This evaluation also has some limitations. Firstly, due to feasibility reasons only 4–6 EPARs were evaluated within each cluster. Although we aimed to select a representative sample of different development approaches within each cluster, the applicability within these EPARs might not be fully generalizable to all conditions and drug development plans within the cluster. If a method turned out not to be applicable to any condition within a cluster, the method may still be applicable to some conditions within this cluster that were not selected for evaluation. The reverse is also true: if the method turned out to be applicable in all included EPARs within a cluster, the method may still not be applicable to all conditions within the cluster. Yet, the exercise in itself showed that a systematic approach including the definition of the applicability pre-requisites, together with the definition of the general characteristics of the medical conditions included in a given cluster, allows guidance to investigators on whether they could consider a given method or not for a certain type of medical conditions. Thus, in each individual case the method’s pre-requisites, advantages, and disadvantages should be thoroughly evaluated for adequacy in the full context of the drug development program. While the exercise of applicability may help to define the best toolbox to consider for a given clinical situation, the implications of the methods may differ between conditions and trials, and it should be judged on a case-by-case basis which one of them is optimal.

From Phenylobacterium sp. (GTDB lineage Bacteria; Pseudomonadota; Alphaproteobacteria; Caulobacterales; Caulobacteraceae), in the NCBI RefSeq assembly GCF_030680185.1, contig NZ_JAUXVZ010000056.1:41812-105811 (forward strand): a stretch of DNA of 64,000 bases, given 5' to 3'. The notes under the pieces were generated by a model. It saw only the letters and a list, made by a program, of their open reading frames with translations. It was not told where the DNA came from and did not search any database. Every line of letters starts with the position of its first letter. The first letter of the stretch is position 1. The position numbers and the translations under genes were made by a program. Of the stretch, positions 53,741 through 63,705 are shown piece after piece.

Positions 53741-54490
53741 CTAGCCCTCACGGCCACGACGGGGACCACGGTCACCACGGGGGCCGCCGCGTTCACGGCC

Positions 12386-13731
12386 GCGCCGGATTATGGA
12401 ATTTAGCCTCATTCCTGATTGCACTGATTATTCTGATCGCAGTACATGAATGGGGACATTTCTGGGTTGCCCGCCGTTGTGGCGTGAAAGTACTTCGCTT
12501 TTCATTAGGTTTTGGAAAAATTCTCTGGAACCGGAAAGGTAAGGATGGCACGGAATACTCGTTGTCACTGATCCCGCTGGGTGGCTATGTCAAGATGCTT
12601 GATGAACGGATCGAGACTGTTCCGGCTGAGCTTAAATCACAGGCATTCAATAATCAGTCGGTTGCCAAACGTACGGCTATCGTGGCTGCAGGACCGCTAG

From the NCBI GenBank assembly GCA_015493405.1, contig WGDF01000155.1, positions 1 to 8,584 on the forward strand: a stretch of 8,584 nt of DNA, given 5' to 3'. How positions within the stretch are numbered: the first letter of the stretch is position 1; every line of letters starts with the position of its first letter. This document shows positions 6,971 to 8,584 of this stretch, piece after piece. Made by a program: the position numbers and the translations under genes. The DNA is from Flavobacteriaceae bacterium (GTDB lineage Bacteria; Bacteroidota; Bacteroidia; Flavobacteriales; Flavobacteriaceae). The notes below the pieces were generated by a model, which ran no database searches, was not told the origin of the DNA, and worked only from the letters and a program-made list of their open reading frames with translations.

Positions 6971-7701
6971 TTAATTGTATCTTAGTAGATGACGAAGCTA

A further limitation is that the level of detail reported regarding information needed to determine applicability was often limited (e.g. recruitment rates, study timelines, etc.), making it difficult to make a thorough and fully informed judgment on the (in)applicability of the method because this depended on the judgment regarding what changes were deemed feasible or not.
Additionally, only positive opinions were included in our evaluation, given the lack of accessible information on the negative opinions. The impossibility to include negative opinions could have influenced the applicability of the methods. However, we conjecture that in negative opinions there is probably even more potential for improvement.
This work, which was limited to the European regulatory region, could have included the assessment of other orphan drugs approved in other regions, notably in the US and Japan for instance, in order to cover more orphan conditions. Several factors would hamper this approach. The criteria for designation of OMP in the US do not match the one used in EU (i.e. different prevalence cut-off and including medical devices). Furthermore, detailed data on Japanese clinical developments for OMP were not easily available.